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Flash mobs and the ultimate crowd control

A Christian Science perspective.

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Close to 1,000 teens recently flooded into Philadelphia’s South End district. The chaos stopped traffic and forced some businesses to close early. Several people were injured.

Although it’s unclear why they were there, the phenomenon, known as a “flash mob,” is started through young people’s cellphone text messaging inviting one another to gather at a public place at a certain time. These messages are passed from one individual to the next, eventually reaching hundreds, if not thousands. Although the gatherings may start innocently with a partylike atmosphere, some have erupted into chaos and civil unrest. Internationally based websites are now appearing, inviting people to flash mobs.

Most likely, the majority join the events out of curiosity or boredom and a desire to be part of a community happening. Like other group activities such as soccer matches, World Series games, and political rallies, sometimes an event goes out of control and people get sucked up into an unruly mob mentality.
When such events involve young people, news coverage and official comments have suggested that parents need to be stricter and keep closer tabs on their kids’ whereabouts. But there’s more to dealing with mob thinking than just giving a kid a curfew.

To a degree, each of us has a responsibility to care for our communities and their activities. So if there are disruptive events – or even if one is predicted to happen – we don’t need to stand by passively. Through prayer we can affirm the power of the divine harmony to prevent trouble, and can insist on the fact that everyone involved with the activity is in their Father-Mother God’s hands. None of us is for an instant separated from God’s loving care, guidance, or counsel. We can pray to see them as ultimately God’s children, responsive to the good thoughts He is sending them.

God is forever communicating with His sons and daughters – and that includes adults as well as young people – through angel messages. In “Science and Health with Key to the Scriptures,” Mary Baker Eddy described angels as “God’s thoughts passing to man; spiritual intuitions, pure and perfect; the inspiration of goodness, purity, and immortality, counteracting all evil, sensuality, and mortality” (p. 581).

These angels are fully able to counteract instant messages that might lead someone astray. There really is only one God, good, and He created His children to think and act only in a God-like way. Divine Mind’s angel messages help remind all of us of our true priorities and duties. God’s loving messages give us the ability to be law-abiding and to make wise choices about how to spend our time.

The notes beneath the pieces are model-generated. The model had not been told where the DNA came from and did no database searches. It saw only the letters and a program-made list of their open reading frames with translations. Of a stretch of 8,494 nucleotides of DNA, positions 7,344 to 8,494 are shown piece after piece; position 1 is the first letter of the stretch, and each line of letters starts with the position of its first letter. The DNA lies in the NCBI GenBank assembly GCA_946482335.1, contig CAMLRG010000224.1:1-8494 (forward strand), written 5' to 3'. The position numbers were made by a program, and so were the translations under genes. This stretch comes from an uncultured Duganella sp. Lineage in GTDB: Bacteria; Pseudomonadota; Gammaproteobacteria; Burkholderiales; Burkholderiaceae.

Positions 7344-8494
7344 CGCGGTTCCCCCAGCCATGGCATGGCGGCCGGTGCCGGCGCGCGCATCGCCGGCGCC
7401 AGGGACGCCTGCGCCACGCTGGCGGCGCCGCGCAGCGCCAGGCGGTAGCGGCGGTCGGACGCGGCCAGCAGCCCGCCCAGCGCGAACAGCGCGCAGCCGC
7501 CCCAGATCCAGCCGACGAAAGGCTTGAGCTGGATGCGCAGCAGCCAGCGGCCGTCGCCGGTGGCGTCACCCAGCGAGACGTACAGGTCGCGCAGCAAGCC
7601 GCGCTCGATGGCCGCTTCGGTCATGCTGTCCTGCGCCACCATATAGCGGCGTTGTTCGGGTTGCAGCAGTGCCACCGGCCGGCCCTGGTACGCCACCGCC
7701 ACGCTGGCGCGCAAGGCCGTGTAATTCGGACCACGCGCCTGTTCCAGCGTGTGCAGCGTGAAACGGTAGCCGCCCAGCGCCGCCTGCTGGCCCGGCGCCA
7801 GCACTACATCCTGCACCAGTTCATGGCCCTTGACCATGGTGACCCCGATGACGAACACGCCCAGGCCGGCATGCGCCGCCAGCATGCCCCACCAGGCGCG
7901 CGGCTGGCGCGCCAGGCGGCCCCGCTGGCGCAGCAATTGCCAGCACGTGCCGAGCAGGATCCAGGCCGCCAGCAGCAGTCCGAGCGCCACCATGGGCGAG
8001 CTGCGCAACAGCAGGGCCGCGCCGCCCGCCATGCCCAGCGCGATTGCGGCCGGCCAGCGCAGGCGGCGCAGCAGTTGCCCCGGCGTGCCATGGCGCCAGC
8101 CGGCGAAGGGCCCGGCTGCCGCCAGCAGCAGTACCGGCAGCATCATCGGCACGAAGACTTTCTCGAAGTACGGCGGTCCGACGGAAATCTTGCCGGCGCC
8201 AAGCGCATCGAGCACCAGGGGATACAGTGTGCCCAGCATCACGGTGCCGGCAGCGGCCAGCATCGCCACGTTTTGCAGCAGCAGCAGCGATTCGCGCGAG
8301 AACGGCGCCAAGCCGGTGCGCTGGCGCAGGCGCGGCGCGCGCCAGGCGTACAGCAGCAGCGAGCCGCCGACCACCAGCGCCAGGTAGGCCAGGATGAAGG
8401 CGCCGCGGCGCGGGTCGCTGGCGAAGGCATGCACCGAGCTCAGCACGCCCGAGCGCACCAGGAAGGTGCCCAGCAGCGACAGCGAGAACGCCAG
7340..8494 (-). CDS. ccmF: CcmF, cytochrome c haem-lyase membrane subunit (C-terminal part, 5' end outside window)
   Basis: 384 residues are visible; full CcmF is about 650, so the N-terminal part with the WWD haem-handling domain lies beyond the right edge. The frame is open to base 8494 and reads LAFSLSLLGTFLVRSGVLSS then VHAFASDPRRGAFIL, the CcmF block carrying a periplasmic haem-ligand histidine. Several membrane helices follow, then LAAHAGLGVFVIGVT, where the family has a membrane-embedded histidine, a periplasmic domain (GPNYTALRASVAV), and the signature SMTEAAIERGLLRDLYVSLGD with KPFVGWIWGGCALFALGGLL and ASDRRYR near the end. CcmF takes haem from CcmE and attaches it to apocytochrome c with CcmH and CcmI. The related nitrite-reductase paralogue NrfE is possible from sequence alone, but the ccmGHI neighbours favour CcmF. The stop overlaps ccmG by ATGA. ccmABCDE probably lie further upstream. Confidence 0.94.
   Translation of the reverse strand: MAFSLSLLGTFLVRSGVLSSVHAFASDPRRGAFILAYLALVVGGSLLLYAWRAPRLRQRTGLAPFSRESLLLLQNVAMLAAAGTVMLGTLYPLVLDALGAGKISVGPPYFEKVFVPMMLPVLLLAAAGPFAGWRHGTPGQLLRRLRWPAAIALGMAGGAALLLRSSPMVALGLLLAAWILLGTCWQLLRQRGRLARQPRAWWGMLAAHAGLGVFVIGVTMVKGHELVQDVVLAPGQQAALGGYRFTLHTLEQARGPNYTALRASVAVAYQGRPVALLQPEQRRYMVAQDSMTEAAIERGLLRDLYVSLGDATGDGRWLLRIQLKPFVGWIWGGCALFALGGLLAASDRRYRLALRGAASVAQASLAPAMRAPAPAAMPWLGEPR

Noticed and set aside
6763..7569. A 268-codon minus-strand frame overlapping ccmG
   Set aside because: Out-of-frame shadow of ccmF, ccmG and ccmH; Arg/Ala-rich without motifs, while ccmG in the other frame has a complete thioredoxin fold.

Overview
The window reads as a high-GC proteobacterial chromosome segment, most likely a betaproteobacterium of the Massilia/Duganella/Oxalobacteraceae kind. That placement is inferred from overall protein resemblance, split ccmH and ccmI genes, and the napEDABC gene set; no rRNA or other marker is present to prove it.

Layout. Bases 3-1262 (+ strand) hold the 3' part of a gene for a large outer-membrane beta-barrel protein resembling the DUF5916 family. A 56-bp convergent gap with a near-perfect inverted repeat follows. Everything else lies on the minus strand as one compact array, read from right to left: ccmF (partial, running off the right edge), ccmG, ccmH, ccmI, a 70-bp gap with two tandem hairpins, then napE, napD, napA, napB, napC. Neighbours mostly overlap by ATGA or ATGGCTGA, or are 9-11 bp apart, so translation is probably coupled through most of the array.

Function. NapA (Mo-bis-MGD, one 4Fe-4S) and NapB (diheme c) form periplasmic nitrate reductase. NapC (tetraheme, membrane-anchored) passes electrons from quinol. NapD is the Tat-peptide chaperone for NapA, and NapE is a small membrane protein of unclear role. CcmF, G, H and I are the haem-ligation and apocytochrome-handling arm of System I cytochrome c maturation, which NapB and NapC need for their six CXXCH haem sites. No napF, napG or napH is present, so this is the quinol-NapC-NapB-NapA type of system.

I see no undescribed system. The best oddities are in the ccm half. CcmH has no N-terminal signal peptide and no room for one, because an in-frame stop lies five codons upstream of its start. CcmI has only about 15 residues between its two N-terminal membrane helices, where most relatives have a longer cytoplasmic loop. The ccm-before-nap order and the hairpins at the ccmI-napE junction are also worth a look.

“I know the thoughts that I think toward you, saith the Lord, thoughts of peace, and not of evil, to give you an expected end,” the Bible says (Jer. 29:11). God’s thoughts are, in truth, the only thoughts we can think. There is no other Mind or intelligence but His.

Reflecting this Mind, God’s children can’t be mesmerized into adopting a mob mentality. Nor can they be bored and attracted to destructive deeds. Mind’s children possess the clarity and ability to think independently. There is no bad seed or disruptive element in any of them. No one is out of control.

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In the Bible, an angry mob threatened to throw Jesus over a hill. But he passed through unharmed.
I believe it was the divine law of Love keeping him safe and providing the ultimate crowd control.

Even if it seems that people are not listening, we can trust that the Christ – God’s message of love for humanity – is, like a shepherd with his sheep, still with them and will guide them toward good. They can’t resist this divine impulsion, just as the flower can’t help turning to the sunlight.

This was true for me when I was in high school in the 1970s at the time of the Vietnam War. A friend was active in a social/political organization and invited me to some meetings that included demonstrations.
I was totally naive about the connection and went because it seemed like it would be a good time. My parents didn’t question the activity because I was a fairly trouble-free kid. Since I was in the Christian Science Sunday School, I was used to praying and asking God for guidance. While I couldn’t see anything wrong with the activity, part of me was uneasy about it. Soon after, I discovered some questionable things about the organization while preparing a research paper. And it was clear to me that I should stop my participation immediately.

None of us is ever separated from God’s loving care or counsel. Even if someone you love has gone along with the crowd, you can pray to see God there – directing, guiding, guarding, and keeping them and their community safe. Divine Love can defuse mob mentality as we see all involved as under the influence of God, or good, and free from any other control. God’s angels – truly instant messages – will restore peace and bring them safely home.

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